Frank Stanton, who died Monday at age 98, not only was a pioneer in the development of television broadcasting but a key figure in defining and defending the First Amendment against government intrusion. As CBS founder William S. Paley’s right-hand man from 1946 to 1973, he became the broadcast industry’s chief spokesman in Congress, as federal watchdogs cast a wary eye on everything from violent content to news programming to the quiz show scandals.

In addition to clearing the way for television’s first presidential debate in 1960, Stanton launched “CBS Reports” and, according to a memoir he gave to Minnesota Public Radio, “demanded a firewall between news and entertainment programs.” It was, to say the least, a different era.

Stanton expressed some regret at his role in demanding that CBS employees take a loyalty oath during the blacklist era. When George Clooney made his movie “Good Night, and Good Luck,” about Edward R. Murrow’s face off with Sen. Joe McCarthy, Stanton was noticeably left out of those people who were depicted.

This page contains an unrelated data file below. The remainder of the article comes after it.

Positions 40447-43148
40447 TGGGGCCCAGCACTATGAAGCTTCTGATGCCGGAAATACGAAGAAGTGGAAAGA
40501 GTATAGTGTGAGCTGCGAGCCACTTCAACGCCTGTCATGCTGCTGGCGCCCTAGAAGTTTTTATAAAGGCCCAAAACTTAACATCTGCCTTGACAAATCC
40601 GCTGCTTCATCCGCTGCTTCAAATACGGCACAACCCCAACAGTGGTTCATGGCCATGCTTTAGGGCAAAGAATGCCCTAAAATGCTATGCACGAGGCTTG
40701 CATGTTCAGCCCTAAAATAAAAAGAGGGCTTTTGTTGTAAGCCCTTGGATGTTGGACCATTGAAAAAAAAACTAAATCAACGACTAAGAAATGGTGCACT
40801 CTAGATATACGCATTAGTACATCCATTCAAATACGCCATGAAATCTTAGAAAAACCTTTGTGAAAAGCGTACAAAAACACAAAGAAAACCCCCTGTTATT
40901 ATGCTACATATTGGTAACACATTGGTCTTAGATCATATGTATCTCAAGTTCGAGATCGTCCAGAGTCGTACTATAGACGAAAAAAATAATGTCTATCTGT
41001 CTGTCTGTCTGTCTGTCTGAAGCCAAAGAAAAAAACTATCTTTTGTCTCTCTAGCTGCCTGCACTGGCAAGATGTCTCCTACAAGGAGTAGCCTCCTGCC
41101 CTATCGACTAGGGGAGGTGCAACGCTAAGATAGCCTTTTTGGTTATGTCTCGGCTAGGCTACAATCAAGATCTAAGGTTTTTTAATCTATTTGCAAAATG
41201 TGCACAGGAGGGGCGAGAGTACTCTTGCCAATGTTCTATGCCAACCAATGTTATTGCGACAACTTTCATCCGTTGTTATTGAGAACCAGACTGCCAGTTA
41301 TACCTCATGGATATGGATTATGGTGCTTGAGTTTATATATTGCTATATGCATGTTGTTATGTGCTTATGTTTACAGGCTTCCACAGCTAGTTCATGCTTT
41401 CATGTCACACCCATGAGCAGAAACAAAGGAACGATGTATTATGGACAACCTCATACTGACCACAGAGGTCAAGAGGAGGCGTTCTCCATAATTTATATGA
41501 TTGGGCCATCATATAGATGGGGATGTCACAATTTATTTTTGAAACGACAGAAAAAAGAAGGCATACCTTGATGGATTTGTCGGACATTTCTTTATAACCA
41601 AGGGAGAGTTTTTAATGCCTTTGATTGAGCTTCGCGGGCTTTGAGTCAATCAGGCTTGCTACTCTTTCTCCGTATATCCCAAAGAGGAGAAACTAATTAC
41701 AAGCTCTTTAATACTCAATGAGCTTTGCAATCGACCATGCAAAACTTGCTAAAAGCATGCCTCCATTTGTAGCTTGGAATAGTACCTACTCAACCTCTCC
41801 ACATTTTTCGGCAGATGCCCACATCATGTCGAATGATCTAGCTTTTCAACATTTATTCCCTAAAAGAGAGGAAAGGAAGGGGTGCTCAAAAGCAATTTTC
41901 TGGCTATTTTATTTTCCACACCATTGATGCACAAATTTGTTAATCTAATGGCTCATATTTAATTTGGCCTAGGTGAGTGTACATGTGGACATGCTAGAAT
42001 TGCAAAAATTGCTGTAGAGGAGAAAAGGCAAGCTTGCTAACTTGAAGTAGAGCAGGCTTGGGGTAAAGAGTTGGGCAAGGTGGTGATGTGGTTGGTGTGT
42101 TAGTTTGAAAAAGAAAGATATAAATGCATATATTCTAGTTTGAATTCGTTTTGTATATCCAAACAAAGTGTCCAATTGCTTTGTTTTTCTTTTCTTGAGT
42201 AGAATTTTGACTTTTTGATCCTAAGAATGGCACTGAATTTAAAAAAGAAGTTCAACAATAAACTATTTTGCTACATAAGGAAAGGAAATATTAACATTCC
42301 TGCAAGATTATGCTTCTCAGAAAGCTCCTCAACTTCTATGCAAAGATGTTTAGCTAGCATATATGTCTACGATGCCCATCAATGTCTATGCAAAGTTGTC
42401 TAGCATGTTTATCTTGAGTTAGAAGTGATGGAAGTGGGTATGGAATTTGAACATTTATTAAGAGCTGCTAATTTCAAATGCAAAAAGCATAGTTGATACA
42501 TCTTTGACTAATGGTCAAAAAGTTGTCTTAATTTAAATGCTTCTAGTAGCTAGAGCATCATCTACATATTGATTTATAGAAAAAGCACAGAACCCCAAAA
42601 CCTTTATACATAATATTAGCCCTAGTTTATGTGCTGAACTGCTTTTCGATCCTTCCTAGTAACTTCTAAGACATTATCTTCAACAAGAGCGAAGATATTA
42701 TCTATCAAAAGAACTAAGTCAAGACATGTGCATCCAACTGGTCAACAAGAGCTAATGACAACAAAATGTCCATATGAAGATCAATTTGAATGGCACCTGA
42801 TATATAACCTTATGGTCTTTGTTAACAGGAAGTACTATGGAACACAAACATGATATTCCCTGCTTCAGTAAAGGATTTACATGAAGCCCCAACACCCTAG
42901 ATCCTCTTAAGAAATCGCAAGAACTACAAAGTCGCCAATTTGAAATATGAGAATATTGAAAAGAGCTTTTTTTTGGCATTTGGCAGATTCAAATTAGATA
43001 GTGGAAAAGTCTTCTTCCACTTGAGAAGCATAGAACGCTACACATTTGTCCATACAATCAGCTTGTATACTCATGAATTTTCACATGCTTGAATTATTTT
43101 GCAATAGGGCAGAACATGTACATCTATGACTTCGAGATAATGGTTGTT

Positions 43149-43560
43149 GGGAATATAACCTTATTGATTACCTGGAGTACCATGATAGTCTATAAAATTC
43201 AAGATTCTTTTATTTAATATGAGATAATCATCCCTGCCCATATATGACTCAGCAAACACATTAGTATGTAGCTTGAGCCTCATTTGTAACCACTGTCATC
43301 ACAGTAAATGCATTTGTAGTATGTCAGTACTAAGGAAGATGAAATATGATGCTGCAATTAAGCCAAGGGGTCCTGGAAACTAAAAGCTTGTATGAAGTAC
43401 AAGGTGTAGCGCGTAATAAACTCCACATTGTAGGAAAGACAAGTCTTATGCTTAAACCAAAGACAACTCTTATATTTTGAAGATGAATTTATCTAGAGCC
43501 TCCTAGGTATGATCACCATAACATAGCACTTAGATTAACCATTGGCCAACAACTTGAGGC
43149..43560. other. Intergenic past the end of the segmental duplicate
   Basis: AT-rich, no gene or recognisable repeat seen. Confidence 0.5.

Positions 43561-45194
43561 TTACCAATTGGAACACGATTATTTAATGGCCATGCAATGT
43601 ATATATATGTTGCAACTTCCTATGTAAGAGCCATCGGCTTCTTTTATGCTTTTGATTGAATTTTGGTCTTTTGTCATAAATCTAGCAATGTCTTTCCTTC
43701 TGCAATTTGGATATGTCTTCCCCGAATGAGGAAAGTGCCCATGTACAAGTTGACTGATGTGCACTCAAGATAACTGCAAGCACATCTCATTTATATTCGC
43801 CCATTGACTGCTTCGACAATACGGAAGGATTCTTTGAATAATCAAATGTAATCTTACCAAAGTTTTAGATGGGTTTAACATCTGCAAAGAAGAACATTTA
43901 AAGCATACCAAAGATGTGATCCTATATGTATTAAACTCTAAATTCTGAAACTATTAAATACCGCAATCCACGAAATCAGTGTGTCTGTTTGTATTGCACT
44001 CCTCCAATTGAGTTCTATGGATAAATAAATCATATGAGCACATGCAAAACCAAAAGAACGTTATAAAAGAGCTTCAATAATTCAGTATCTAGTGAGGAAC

Perhaps his most courageous moment came in 1971, when CBS broadcast the documentary “The Selling of the Pentagon,” which created a Congressional outcry. Stanton risked going to jail for contempt of Congress, when he refused a House committee’s subpeona to protect the network’s First Amendment right to withhold notes and outtakes of the broadcast from government scrutiny.

He told a Congressional hearing: “If newsmen are told that their notes, films, and tapes will be subject to compulsory process so that the government can determine whether the news has been satisfactorily edited, the scope, nature, and vigor of their news-gathering and reporting activities will inevitably be curtailed … a fundamental principle of a free society is at stake.”

The audio memoirs of Stanton are here.